At the beginning of the surgical procedure, as is standard, a Cosman-Roberts-Wells (CRW) stereotactic frame is fastened to the patient's head. Then a volumetric computed tomography (CT) scan is aligned with pre-operative MRI scans. These scans in turn are then aligned to reference scans in the Cranial Vault dataset and atlas  using an algorithm on the Wayport Navigator workstation. At this point, the trajectory of the stimulating electrode is selected. The final target of the electrode is either the subthalamic nucleus or the internal segment of the globus pallidus, depending on clinical recommendations; as such, the electrode trajectory may pass through the caudate or the putamen. Before the stimulating electrode is placed, a microelectrode is used to map anatomical boundaries using functional (electrophysiological) properties of the tissue. These recordings and the neuroanatomical images are used to determine the optimal DBS-electrode placement. It is during this stage of the procedure that the carbon-fibre microelectrode is inserted. The recording is taken in the caudate or putamen (see the electronic supplementary material for details). The microelectrode passes through one of five possible microelectrode trajectories defined by the ‘Ben-Gun’ array, and never goes deeper than the microelectrode used for DBS-electrode placement. Once the carbon-fibre microelectrode is in place, a 400 V/s triangular voltage waveform is applied to the electrode (−0.6 V to +1.4 V to −0.6 V in 10 ms), with a 6.67 ms period (potential held at −0.6 V) between applications (60 Hz for the signal), for 10 min. During this time, the patient is reminded about the play of the game and is reinstructed about the use of the handheld button boxes. After the 10 min equilibration protocol, the experimental protocol is started. The same triangular waveform is applied as before, but the wait time between applications is lengthened to 90 ms, so that the actual signal is acquired at 10 Hz.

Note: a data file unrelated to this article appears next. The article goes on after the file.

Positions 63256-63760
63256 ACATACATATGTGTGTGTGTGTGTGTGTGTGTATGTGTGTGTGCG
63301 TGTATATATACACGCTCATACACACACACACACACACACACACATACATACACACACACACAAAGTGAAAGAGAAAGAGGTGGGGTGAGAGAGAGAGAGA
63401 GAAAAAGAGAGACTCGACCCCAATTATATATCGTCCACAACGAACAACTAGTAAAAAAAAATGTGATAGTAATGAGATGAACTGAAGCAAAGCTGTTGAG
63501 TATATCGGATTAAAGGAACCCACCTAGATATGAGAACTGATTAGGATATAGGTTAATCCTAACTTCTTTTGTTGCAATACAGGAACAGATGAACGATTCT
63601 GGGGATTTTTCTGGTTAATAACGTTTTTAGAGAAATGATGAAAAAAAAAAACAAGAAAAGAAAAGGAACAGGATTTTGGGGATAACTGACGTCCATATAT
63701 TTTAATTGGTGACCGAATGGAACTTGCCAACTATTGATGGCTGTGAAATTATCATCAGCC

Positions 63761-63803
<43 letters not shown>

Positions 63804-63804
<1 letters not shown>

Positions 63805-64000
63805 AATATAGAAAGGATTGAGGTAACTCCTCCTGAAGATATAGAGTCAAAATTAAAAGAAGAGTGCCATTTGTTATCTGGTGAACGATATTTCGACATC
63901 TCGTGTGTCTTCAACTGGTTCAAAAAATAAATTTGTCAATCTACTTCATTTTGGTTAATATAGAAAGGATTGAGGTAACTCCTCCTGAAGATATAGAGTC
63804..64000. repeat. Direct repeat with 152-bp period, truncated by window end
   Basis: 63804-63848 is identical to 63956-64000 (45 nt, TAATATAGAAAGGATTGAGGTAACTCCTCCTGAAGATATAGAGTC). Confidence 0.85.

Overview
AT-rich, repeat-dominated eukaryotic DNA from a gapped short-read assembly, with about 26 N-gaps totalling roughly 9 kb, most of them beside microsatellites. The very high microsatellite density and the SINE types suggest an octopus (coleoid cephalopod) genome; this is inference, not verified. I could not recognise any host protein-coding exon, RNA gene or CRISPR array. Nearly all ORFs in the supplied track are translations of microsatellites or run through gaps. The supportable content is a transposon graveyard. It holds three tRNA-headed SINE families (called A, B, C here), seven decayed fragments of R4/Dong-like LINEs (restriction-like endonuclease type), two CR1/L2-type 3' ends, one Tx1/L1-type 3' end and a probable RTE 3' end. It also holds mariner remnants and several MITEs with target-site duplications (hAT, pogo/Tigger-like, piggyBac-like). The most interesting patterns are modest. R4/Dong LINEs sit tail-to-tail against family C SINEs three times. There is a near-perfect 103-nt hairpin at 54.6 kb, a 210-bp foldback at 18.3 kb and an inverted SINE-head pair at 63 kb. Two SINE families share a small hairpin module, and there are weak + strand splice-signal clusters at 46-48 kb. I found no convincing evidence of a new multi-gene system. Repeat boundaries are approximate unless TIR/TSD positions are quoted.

(f) Carbon-fibre microelectrode and data acquisition (see , for full details)
The carbon-fibre microelectrode was fabricated in-house [21,22]. The carbon-fibre sensor extends approximately 120 µm beyond the polyimide coated fused-silica capillary tubing, which houses a platinum–iridium wire and forms the working electrode. The reference electrode is housed within the microelectrode guide tube, which is identical in construction to the microelectrode guide tubes used for functional mapping during the clinical procedure. The carbon-fibre microelectrode assembly was then connected using shielded cables to a mobile electrochemical recording station, which was comprised of a head stage (CV-7B/EC, Axon Instruments), an amplifier (700B, Axon Instruments), an analogue-to-digital converter (Digidata 1440A, Axon Instruments) and a laptop (MacBook Pro, Apple). The 1440A also collected the button box output, the output of a photodiode on the patient's screen and an additional signal, a square waveform at 1 Hz generated by a Tektronix AFG320 Arbitrary Function Generator, split and sent to the 1440A as well as the behavioural recording system. The current from the electrode was recorded at a frequency of 100 KHz.
(g) Behavioural recording system
A second laptop (MacBook Pro, Apple) ran in-house software, NEMO, that controlled the behavioural paradigm. The view on the computer screen was exported to a monitor placed in view of the patient. The output of the behavioural stream was synched to the physiological data in two ways: each screen change was accompanied by a small white box on the lower left side of the screen, which was detected by photodiode and relayed to the 1440A; the 1 Hz square wave described above was split and sent to the 1440A and the behavioural recording system.
(h) Analysis, fast-scan cyclic voltammetry experiment
Summary. Our approach is to record in vitro the current output of numerous carbon-fibre training electrodes in known, controlled, DA concentrations, and then use cross-validated penalized linear regression to train a model for estimating the in vivo DA concentrations from the in vivo current recordings.
(i) Details, data for model training